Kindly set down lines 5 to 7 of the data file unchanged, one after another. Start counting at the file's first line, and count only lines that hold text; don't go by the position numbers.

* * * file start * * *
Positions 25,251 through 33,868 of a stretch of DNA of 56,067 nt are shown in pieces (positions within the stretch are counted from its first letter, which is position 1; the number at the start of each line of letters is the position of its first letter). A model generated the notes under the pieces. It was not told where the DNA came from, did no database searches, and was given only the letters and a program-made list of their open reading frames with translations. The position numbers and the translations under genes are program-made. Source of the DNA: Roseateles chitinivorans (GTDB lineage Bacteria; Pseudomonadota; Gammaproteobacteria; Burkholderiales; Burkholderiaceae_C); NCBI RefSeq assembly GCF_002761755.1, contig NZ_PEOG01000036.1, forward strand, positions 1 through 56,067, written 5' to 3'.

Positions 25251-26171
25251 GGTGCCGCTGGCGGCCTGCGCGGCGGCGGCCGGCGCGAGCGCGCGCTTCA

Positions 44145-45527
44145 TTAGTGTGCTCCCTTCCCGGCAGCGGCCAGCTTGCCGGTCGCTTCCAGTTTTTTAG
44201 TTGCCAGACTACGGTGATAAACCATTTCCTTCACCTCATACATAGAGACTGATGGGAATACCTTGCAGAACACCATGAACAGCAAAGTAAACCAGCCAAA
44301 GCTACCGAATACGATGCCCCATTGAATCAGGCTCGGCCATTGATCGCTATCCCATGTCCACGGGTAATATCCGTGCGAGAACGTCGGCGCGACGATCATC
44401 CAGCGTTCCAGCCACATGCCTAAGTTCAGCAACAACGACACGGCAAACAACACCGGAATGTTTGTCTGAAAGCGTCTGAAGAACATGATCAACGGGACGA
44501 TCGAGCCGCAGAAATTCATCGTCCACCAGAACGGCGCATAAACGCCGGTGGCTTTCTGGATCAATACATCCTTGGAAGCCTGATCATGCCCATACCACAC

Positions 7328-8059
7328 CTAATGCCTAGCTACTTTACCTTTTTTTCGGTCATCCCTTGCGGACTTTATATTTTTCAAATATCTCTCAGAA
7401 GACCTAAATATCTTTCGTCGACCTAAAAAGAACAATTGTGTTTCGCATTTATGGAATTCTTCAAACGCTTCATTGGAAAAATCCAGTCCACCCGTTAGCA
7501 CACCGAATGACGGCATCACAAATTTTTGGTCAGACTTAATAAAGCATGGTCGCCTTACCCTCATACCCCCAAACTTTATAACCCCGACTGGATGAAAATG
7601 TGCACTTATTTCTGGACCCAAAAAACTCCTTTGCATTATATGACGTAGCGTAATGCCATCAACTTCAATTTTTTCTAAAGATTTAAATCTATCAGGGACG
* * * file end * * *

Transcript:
44145 TTAGTGTGCTCCCTTCCCGGCAGCGGCCAGCTTGCCGGTCGCTTCCAGTTTTTTAG
44201 TTGCCAGACTACGGTGATAAACCATTTCCTTCACCTCATACATAGAGACTGATGGGAATACCTTGCAGAACACCATGAACAGCAAAGTAAACCAGCCAAA
44301 GCTACCGAATACGATGCCCCATTGAATCAGGCTCGGCCATTGATCGCTATCCCATGTCCACGGGTAATATCCGTGCGAGAACGTCGGCGCGACGATCATC